Software Updates

Some big projects are now underway to take the eTool software to the next level.  See our product road map to get an understanding of the long term goals.  The focus is on aligning eTool with relevant international standards (in particular EN15978).  In the process we’re also fixing bugs along the way and generally improving the user experience.  Recent or impending improvements are listed below.

Functionality

Improved speed for the app.  You may have noticed that working on large designs the app started to labour a bit, or a lot if you were working on really big designs.  We’ve cut the save / clone time down by 75% which although is a good start is just the tip of the iceberg, we’re aiming to get a 95% improvement in performance in speed through a project that is revolutionising the back end of eTool.  I won’t go into the details, I’ll just say it’s a big project but is going to pay big dividends to users.

We’ve also changed the UI a little. Projects will soon be listed more conveniently (most recent on the top of the list when you log in).  There’s a big expansion in functionality for documenting project recommendations and our reports are about to get some serious attention also.

Bug Fixes

A few pesky bugs have also been fixed:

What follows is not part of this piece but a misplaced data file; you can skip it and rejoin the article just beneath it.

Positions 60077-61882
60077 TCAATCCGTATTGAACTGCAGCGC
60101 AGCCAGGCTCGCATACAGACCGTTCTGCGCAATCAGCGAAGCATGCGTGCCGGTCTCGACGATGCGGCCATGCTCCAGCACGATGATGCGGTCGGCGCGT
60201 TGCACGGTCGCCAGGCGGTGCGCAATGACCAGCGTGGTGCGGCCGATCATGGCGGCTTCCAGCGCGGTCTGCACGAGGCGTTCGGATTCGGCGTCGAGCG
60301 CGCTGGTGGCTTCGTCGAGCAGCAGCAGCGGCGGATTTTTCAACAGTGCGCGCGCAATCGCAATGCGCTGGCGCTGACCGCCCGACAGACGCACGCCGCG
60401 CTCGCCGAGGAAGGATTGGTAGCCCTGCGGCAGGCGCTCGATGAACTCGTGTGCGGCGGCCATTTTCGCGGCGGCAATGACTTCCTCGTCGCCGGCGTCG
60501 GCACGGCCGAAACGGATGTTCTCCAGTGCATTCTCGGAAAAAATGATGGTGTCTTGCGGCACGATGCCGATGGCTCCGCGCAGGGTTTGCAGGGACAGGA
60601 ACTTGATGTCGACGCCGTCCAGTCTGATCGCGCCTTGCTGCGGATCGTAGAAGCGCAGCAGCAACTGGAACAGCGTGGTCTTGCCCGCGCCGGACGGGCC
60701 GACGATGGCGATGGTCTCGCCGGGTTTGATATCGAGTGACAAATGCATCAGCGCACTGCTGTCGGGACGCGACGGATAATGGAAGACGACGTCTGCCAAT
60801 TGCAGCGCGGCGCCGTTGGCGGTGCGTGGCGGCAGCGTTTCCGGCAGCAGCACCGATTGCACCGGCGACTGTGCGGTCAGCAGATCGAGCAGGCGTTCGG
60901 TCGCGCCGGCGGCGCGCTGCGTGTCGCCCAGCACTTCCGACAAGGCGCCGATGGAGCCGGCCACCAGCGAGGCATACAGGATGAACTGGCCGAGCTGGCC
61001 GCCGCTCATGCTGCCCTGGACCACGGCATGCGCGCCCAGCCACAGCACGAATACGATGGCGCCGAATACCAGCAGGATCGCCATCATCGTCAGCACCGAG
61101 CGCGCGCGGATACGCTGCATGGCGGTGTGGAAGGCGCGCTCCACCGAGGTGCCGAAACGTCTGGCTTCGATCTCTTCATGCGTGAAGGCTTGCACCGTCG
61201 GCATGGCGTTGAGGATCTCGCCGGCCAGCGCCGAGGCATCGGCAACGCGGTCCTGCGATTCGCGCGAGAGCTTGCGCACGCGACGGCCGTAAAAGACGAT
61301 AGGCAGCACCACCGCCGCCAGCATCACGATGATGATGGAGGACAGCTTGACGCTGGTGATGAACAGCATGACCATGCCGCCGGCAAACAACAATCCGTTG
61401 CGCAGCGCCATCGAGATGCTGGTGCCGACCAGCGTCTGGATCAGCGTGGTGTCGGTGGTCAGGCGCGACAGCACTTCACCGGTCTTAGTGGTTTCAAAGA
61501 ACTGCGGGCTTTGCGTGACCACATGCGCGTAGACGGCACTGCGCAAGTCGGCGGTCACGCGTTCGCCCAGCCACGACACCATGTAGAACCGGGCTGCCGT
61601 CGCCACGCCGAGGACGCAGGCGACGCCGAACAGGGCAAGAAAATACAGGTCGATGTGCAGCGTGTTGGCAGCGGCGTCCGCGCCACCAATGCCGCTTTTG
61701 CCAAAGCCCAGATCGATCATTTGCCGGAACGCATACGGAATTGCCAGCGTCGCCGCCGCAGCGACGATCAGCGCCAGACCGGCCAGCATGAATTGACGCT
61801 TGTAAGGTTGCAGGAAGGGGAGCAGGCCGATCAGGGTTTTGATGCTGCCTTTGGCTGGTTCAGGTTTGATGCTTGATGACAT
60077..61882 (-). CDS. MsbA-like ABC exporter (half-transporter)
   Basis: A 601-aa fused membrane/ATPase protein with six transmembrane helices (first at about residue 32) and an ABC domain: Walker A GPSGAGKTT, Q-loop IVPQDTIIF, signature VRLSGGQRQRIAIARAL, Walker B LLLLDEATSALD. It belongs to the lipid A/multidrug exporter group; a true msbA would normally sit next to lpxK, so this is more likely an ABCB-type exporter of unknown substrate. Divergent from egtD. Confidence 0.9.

• All design details now clone properly
  • Custom template details now clone properly
  • Reports on a design can be seen by all users accessing that design
  • Updates to certificate calculations to include PV generation and limit overall rating when gold savings aren’t achieved in both embodied and operational categories

 

eToolLCD Expressions

eToolLCD V2 introduced some pretty neat functionality that allows users to enter “expressions” into some fields in a similar way formulas are used in a spreadsheet. This is particularly useful for building operational energy templates, for example, based on building size or occupancy. We have used a third party calculation library to enable this functionality, the list of available operators and functions is available here.

This functionality has dramatically improved the ease at which we can predict operational energy in designs and we’re enjoying using it here at eTool. We will be adding more stored variables as time passes, watch this space. To learn how to utilise this functionality, please get in touch for some training.